Twentynine Palms

Even adventurous moviegoers who are familiar with Bruno Dumont's previous features (LIFE OF JESUS, HUMANITE) and consider themselves comfortable with his style — long takes, graphically depicted sex, sudden violence — may be taken aback by the intensity of this shocker. Particularly since not much happens during the first hour and 50 minutes of...read more

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Reviewed by Ken Fox
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Even adventurous moviegoers who are familiar with Bruno Dumont's previous features (LIFE OF JESUS, HUMANITE) and consider themselves comfortable with his style — long takes, graphically depicted sex, sudden violence — may be taken aback by the intensity of this shocker. Particularly since not much happens during the first hour and 50 minutes of this two-hour thriller. David (David Wissak) and his French girlfriend, Katia (Katia Golubeva), are headed out to the California desert town of 29 Palms. It's not entirely clear what they plan to do there, but the few cell-phone calls David makes from the driver's seat of his massive, blood-red Hummer suggest that he's a location scout. David listens to the radio while Katia sleeps; when she wakes up, they hold stilted conversations in French and occasionally argue over nothing in particular. David lets Katia take the wheel for a while, and she drives their massive SUV deeper into the desert, where they make love — loudly — on the barren rocks. When they return to their motel, they have sex in the pool, then walk around the tiny, nondescript desert town looking for something to eat. It's an uncomfortably voyeuristic experience: When Katia stops to urinate in the sand, the audience is privy to what she forbids even David to watch. And while the details of their relationship are ridiculously banal, the world through which they move, often in real time, grows increasingly ominous and heavy with obscure significance. The empty desert roars with unidentifiable sound; a black, three-legged dog follows them down the highway; passing strangers in pick-up trucks scream vague threats for no apparent reason; a clear blue sky rumbles with the sound of an approaching storm. And that indefinable threat invades — or does it emanate from? — their relationship. David creeps up behind Katia, who appears to be emotionally unstable, in the motel pool and forces her head under water; their orgasms are accompanied by tears and screams that are echoed with mocking horror at the film's explosive and wholly unexpected climax. An obvious reference point for this uncompromising film might be Michelangelo Antonioni's maddening ZABRISKI POINT (1970), but this beautifully shot film's spirit is closer to that of Peter Weir's PICNIC AT HANGING ROCK, in which a group of Australian schoolgirls is mysteriously swallowed by the heat and mystery of the ageless desert. In Dumont's world, the violence may be more prosaic, but it's no less inexplicable.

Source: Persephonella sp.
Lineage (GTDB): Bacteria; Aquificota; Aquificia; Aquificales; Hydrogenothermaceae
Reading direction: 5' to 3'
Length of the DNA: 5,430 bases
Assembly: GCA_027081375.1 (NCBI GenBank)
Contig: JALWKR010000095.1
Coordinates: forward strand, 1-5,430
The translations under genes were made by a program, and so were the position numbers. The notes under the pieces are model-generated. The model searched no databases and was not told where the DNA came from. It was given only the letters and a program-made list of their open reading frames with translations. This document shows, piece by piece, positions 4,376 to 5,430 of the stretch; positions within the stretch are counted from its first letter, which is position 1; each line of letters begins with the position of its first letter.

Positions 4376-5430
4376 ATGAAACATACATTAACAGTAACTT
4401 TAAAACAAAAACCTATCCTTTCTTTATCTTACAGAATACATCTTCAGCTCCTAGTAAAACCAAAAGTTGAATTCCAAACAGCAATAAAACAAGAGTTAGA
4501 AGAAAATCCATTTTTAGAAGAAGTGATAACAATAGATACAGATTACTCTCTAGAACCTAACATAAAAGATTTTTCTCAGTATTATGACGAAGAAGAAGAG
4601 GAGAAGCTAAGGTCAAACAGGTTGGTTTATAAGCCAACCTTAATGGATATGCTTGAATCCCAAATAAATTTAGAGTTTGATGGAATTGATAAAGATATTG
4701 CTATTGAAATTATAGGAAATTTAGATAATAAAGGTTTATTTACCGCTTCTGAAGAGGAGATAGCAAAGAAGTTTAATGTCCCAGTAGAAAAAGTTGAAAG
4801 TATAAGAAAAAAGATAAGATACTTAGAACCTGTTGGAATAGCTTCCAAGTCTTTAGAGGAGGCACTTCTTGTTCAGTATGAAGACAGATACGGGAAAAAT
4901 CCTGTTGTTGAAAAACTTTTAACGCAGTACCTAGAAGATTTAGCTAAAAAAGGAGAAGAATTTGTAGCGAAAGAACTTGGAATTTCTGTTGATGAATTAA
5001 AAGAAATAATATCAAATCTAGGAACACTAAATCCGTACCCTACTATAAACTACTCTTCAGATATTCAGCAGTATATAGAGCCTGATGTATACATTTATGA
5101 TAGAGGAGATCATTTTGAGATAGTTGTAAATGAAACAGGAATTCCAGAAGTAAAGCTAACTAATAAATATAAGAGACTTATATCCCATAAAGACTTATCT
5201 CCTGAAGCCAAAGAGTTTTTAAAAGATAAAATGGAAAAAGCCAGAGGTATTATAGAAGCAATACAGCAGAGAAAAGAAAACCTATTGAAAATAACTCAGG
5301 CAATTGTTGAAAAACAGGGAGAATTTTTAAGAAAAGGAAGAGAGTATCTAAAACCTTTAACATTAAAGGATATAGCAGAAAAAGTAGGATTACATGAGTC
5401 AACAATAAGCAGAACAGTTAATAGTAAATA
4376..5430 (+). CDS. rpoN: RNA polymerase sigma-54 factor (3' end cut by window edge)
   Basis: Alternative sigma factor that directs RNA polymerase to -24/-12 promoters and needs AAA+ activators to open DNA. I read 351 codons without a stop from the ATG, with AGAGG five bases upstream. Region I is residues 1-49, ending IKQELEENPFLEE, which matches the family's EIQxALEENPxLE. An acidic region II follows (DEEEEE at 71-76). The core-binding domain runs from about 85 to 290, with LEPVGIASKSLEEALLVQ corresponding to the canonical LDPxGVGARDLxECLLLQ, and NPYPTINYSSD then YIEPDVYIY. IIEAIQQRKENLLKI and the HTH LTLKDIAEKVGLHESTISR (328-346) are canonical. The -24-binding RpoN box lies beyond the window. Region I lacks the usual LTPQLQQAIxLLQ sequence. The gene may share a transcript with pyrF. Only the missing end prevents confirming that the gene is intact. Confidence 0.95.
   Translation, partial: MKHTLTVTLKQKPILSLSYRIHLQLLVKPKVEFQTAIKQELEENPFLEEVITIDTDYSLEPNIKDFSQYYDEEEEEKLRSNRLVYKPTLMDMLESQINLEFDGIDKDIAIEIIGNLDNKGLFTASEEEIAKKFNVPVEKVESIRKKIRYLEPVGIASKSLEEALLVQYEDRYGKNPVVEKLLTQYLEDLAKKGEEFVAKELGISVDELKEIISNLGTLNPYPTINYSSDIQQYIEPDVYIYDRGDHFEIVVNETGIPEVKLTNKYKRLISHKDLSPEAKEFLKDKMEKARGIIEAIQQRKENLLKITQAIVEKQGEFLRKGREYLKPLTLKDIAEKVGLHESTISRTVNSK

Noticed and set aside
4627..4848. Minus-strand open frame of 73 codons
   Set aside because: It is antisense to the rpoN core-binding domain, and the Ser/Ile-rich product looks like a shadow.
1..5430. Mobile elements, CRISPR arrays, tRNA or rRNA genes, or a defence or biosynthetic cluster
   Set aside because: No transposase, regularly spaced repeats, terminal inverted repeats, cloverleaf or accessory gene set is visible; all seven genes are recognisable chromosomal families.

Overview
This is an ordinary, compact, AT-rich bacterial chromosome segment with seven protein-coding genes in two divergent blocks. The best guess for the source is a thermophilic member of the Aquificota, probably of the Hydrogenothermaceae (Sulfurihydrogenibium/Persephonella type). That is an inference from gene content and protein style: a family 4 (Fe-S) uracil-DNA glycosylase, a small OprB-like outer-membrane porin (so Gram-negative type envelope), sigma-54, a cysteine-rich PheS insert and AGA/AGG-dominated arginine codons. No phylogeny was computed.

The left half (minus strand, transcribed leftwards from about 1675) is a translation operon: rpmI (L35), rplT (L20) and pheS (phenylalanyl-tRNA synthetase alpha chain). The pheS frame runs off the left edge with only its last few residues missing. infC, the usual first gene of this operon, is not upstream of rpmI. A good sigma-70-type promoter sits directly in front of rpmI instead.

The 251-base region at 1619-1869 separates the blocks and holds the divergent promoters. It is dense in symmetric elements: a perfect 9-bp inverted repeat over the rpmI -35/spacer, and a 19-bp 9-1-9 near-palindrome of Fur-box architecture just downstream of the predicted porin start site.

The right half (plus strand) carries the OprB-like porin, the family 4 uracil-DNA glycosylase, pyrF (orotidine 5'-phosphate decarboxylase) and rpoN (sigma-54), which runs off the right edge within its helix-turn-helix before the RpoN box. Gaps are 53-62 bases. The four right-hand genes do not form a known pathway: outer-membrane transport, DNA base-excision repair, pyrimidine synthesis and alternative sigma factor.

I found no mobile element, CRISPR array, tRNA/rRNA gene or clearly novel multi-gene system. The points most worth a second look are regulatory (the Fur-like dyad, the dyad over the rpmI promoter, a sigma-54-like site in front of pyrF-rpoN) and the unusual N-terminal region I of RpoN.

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  • Released: 2004
  • Rating: R
  • Review: Even adventurous moviegoers who are familiar with Bruno Dumont's previous features (LIFE OF JESUS, HUMANITE) and consider themselves comfortable with his style — long takes, graphically depicted sex, sudden violence — may be taken aback by the in… (more)

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